You may want to think twice about that second mortgage.
A new report released today by CoreLogic revealed that 38 percent of borrowers with home equity loans were in an underwater position (owe more on mortgage than home is worth) as of the end of the first quarter.
That compares to 18 percent of borrowers with no home equity loans, which are typically second mortgages and home equity lines of credit.
CoreLogic also found that over 40 percent of all negative equity borrowers have home equity loans.
What’s the deal?
Well, it’s not really that much of a surprise, as many of these types of loans were used as piggyback seconds to obtain 100% financing during the real estate boom.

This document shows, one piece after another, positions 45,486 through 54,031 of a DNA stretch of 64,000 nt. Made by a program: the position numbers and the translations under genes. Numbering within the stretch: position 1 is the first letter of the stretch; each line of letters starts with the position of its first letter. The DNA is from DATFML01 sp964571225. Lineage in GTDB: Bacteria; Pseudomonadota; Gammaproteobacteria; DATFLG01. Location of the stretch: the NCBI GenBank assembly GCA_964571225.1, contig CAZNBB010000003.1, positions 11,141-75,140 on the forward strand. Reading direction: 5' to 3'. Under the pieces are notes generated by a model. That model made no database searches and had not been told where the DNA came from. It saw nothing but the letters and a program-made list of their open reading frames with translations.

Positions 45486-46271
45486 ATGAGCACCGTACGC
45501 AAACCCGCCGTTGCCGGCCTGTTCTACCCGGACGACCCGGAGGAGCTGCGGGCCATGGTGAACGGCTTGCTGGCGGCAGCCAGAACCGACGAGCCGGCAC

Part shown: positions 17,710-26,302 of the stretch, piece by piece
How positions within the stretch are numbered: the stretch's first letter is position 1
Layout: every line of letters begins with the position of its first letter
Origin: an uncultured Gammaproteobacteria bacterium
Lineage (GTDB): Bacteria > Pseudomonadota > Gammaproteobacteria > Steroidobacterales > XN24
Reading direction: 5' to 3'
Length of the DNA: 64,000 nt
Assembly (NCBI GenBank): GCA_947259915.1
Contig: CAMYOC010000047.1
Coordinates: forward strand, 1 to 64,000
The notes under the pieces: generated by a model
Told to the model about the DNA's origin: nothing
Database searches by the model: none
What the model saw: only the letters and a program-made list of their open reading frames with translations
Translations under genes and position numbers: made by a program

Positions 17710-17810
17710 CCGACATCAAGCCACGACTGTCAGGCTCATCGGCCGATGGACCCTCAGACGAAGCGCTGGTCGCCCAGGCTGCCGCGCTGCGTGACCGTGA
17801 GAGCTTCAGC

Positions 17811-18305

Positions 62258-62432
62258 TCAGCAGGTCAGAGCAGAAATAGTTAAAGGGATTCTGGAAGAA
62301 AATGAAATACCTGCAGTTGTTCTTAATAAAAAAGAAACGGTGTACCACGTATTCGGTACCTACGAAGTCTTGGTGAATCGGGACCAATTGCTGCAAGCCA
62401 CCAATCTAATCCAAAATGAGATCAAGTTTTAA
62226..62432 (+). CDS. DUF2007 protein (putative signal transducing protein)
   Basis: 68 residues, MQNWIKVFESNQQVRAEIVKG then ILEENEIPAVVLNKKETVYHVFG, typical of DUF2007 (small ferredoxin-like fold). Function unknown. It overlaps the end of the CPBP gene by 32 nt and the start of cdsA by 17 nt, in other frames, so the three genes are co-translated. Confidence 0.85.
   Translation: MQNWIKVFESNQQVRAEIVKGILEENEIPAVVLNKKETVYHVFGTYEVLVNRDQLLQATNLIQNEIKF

For example, a borrower would take out a first mortgage at 80 percent loan-to-value (LTV), and a corresponding second mortgage for the remaining 20 percent.
Unfortunately, coupled with an option arm first mortgages and other adjustable-rate mortgages, homeowners quickly saw their home equity slip into the red as home prices plummeted.
Some borrowers may have opened non-purchase money second mortgages as well to extract equity when home prices were flying high, as opposed to refinancing their first mortgage.
Presence of Home Equity Loans Raises Severity of Negative Equity Position
An upside down borrower with a home equity loan had average negative equity of $83,000, versus $52,000 for an upside down borrower without a home equity loan.
Again, not a big surprise, since two mortgages are worse than one, when we’re talking about home equity and loan-to-value ratios.
Overall, 10.9 million, or 22.7 percent of all residential properties with a mortgage were in a negative equity position as of the end of the first quarter of 2011.
This compares to 11.1 million, or 23.1 percent, in the fourth quarter.